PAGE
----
If food is the music of love, play on

Chitra Kalyani
5 Min Read

ALEXANDRIA: Gastronomy may at first seem an unusual avenue for dialogue. But on second thought, it begins to appear a brilliant, even ingenious way of bringing people together.

Much like a cozy yet extra-large kitchen, Alexandria s Villa Antoniadis gardens were host last weekend to the bonhomie cooked up by the International Food Fair. Featuring cuisine and culture from the Euro-Mediterranean region, Gastronomy in Alexandria: A Cosmopolitan Flavor was organized by Bibliotheca Alexandria’s AlexMed Research Center through a grant from the European Commission.

One of the 1001 Actions for Dialogue under the Anna Lindh Foundation, and part of the European Year of Intercultural Dialogue, the food fair aimed to promote tolerance by rediscovering common roots and heritage.

We always think of countries in terms of politics, said Mary Shenouda, it s rare that we know of [their] food.

Shenouda, who had come from Cairo to visit the fair with friends, found the event an excellent way to bring cultures together with no judgment except taste.

“The theme of food transcends all borders you can think of, said Edward Lewis, the project manager.

The event also featured cooking demonstrations, as well as photography, music, and dance from Morocco and Portugal to Lebanon and Turkey, from Latvia and Poland to Greece and Egypt, as proudly proclaimed by the event announcement.

It was interesting to witness that the Armenian dance – where participants circled around, holding hands, and hopping and stepping to the rhythm – had much in common to the Palestinian dabka also showcased at the event.

While Shenouda found it celebrated diversity, the event also highlighted the shared heritage in cuisine – the Greek dolma is indistinguishable from the Egyptian wara ainab (stuffed vine leaves).

As plates were small and portions were bite-sized, sampling was easy, said Shenouda, who despite her limited appetite had sampled foods from Greece, Turkey, Spain, Morocco, and Egypt.

The highlight of the event for Shenouda was the fresca, a typical beach-side wafer treat enjoyed by kids.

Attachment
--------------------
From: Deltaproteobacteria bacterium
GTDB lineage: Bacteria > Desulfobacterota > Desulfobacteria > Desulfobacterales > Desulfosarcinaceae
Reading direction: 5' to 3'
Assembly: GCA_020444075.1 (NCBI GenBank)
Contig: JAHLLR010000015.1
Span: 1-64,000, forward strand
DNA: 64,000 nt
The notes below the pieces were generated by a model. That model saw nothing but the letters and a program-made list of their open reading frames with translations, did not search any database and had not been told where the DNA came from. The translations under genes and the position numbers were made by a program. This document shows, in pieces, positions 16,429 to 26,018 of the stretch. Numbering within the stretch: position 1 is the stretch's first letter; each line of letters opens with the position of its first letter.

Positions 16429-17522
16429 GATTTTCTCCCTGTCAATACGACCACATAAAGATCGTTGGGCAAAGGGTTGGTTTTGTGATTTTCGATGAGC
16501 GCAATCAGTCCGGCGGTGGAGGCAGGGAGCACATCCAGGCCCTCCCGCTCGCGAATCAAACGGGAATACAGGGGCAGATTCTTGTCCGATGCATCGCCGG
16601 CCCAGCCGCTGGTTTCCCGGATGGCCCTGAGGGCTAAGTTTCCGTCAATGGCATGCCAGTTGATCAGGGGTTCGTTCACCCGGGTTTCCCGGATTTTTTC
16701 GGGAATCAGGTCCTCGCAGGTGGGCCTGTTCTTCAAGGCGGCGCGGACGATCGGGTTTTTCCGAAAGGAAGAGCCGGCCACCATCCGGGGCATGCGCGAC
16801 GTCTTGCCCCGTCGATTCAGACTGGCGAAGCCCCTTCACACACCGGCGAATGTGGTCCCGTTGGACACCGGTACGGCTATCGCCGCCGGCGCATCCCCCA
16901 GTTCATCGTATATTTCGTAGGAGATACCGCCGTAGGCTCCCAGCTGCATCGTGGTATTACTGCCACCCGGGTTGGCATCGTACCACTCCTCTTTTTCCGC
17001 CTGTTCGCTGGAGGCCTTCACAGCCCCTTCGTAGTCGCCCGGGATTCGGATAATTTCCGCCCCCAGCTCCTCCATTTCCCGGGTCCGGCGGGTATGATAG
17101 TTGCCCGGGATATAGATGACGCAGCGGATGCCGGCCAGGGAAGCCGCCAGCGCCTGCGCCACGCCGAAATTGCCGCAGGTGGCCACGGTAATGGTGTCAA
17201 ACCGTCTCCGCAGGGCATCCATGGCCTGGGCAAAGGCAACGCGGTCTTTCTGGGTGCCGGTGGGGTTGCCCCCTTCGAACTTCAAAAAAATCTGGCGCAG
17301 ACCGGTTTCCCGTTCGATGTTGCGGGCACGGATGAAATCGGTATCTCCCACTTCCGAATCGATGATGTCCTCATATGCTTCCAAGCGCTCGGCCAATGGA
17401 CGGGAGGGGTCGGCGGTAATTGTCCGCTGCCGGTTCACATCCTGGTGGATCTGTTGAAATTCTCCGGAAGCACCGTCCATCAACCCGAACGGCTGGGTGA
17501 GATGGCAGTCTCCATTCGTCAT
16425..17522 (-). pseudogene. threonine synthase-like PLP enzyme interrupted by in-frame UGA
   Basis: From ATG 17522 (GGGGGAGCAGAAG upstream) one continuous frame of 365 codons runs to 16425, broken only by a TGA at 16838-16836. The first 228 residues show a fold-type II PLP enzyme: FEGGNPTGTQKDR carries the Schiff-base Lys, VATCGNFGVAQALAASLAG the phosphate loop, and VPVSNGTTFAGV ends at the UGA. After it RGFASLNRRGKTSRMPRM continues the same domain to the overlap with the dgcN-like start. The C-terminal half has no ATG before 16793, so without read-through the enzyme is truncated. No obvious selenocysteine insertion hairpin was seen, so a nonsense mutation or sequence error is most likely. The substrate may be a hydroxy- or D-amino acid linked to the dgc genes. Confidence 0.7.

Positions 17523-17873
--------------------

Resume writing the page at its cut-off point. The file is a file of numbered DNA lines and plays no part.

Lewis said that the project team thought of the fresca theme because it was what people associate with Alexandria.

Fresca was a happy surprise for me, said Shenouda, who immediately jumped at the sight of the fresca man and demanded a honey-wafer. She was really impressed with the idea, which brought back memories of childhood visits to the beach in Alexandria and the anticipation of the delicacy.

Drinks, as well as food, are important when talking gastronomically, and Moroccan tea was a surefire hit.

Tea-drinking is a ritual that is closely associated with tradition. Nobody drinks tea for themselves, said Shenouda, it s a celebration.

Diversity came through in terms of nationalities and ages, but for the most part the crowd seemed select.

I was expecting a larger crowd; almost 50 percent of the attendees were foreigners, said Shenouda, who found the event could have been a lot more inclusive, than toward people who are already more open than the average.

Lewis, however, noted that tickets were available for free on the Internet and in different outlets.

The event also hosted cuisines from local hotels, yet the home-made delicacies by participants stole the show.

When Lewis’ team approached the local community in Alexandria to participate in the event, they found an “overwhelming response. In addition to hotels, Mohamed Ahmed, the famous Alexandria fuul and falafel shop, also provided the food for free.

Prodded constantly by the noisy commentator, continuously asking to mingle and sample things, the message of the event brining various Euro-Med kitchens under one marquee did finally hit home.

Eating is something all humanity shares, said Shenouda. Good food is enjoyed by everyone on the planet.

Share This Article
Leave a comment